U.S. farm law is set by a 1949 act that includes hefty price supports for dairy farmers. Those supports were once needed because dairy prices often weren’t high enough to cover the costs of production. The law directs the federal government to buy milk, butter and cheese, artificially inflating prices to prop up farmers.The Farm Bill is one of the better examples that Congress is full of clowns. They've had forever to bang out a farm bill, and they are still unable to get anything done. And the kicker is that the reactionary morons from rural areas in the House decided to hack the food stamps out of the bill, which was the only reason the Congressmen representing areas with sustainable population densities had any interest in passing a Farm Bill. What a bunch of asshats.
But the “permanent law” is superseded by the farm bills Congress is supposed to pass roughly every five years. Not surprisingly, the current Congress has had some trouble reaching an agreement this time around, and the farm bill is now ridiculously late. A one-year extension at the end of last year wasn’t enough, and congressional leaders have said the bill will be taken up in January. Theoretically, that means a reversion to the “permanent law,” which would force the Department of Agriculture to start buying dairy products at (perhaps) about double their current prices on January 1. Hence the headlines warning that a gallon of milk is about to shoot up to anywhere between $6 and $9 a gallon, depending on which account you believe. There were even more scary “dairy cliff” headlines last year, before the extension was passed. We weren’t any close to the edge then than we are now.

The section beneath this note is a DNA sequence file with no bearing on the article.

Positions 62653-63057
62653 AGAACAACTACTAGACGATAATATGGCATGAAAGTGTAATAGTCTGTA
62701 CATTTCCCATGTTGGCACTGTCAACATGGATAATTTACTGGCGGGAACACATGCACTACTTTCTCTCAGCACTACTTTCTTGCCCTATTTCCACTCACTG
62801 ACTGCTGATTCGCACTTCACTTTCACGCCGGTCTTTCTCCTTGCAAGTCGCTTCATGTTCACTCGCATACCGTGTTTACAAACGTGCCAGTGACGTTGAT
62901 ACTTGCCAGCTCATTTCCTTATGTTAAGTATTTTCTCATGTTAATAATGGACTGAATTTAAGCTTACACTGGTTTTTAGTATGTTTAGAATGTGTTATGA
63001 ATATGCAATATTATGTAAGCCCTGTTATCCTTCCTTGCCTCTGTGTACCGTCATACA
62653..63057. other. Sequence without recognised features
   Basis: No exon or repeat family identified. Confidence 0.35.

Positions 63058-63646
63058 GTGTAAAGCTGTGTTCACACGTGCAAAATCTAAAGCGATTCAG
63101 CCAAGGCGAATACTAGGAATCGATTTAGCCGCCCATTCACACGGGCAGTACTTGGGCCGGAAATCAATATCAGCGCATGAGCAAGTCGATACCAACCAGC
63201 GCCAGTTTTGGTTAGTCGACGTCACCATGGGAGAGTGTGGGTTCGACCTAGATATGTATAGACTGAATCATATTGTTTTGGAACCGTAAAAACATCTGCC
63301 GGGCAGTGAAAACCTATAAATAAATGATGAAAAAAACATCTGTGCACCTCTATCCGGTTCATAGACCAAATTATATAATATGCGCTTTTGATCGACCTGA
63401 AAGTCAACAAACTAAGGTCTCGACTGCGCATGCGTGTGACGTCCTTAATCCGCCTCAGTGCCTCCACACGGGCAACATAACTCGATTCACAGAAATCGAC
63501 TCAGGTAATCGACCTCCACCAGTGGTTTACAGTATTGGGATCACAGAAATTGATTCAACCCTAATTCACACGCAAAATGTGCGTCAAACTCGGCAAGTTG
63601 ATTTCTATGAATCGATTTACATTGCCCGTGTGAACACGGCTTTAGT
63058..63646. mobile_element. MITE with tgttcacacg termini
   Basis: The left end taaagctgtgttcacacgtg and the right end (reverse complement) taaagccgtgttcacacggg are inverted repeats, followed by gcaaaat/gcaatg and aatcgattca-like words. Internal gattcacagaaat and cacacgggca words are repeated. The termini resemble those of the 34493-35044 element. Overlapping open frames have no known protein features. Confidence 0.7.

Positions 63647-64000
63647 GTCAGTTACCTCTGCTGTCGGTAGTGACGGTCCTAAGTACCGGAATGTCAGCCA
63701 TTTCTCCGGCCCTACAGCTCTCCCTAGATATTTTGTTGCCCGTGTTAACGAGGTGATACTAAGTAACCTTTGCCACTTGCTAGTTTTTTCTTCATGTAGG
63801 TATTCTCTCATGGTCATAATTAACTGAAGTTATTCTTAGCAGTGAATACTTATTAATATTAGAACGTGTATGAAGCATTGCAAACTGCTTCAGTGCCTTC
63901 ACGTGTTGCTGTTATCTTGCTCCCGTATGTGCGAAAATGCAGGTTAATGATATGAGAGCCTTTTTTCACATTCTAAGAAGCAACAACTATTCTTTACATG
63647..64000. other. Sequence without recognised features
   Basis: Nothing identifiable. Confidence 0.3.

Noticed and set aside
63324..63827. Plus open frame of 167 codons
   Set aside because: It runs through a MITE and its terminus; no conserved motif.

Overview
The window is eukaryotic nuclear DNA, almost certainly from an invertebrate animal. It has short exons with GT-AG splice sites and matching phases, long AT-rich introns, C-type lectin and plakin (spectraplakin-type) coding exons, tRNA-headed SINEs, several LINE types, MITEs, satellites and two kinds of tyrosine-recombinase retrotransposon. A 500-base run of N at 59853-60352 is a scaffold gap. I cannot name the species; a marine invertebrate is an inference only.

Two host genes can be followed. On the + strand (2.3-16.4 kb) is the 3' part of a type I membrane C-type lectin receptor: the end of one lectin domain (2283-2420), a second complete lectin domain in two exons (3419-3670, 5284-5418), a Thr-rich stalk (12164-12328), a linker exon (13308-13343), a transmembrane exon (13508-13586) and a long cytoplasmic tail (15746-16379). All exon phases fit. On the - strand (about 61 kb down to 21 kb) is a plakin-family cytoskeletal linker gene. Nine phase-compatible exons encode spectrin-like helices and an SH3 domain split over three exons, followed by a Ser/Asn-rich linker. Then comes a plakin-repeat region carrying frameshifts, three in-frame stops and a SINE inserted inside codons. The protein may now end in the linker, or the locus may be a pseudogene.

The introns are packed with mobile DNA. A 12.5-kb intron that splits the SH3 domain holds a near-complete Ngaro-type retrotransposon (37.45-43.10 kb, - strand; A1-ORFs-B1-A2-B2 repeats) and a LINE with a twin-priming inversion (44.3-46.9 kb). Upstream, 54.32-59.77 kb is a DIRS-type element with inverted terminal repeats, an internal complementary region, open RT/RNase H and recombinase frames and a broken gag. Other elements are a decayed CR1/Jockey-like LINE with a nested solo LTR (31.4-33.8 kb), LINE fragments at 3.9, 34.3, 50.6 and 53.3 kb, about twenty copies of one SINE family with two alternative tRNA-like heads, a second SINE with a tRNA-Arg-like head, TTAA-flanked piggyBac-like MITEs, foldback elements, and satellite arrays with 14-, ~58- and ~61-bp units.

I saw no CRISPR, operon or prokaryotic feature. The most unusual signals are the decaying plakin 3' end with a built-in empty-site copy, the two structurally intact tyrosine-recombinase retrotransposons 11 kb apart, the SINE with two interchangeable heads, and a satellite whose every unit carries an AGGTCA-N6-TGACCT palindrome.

Like the debt ceiling, the “permanent law” carries the “threat that it’s such a goofy law that Congress will pass a new one and rewrite the rules and not go back to the old rules,” Kent Olson, a University of Minnesota Extension economist, told Minnpost.
Secretary of Agriculture Tom Vilsack, though, has said that he won’t implement “permanent law” as long as Congress continues debating the farm bill in January, which they will be doing. And even if we were to go over the dairy cliff, Vilsack has any number of options for stalling price supports. It’s not like the federal government can suddenly just start buying (and storing) vast amounts of dairy products.
Saturday, December 21, 2013
Why The Dairy Cliff Won't Materialize
Because it would be a stupid pain in the ass: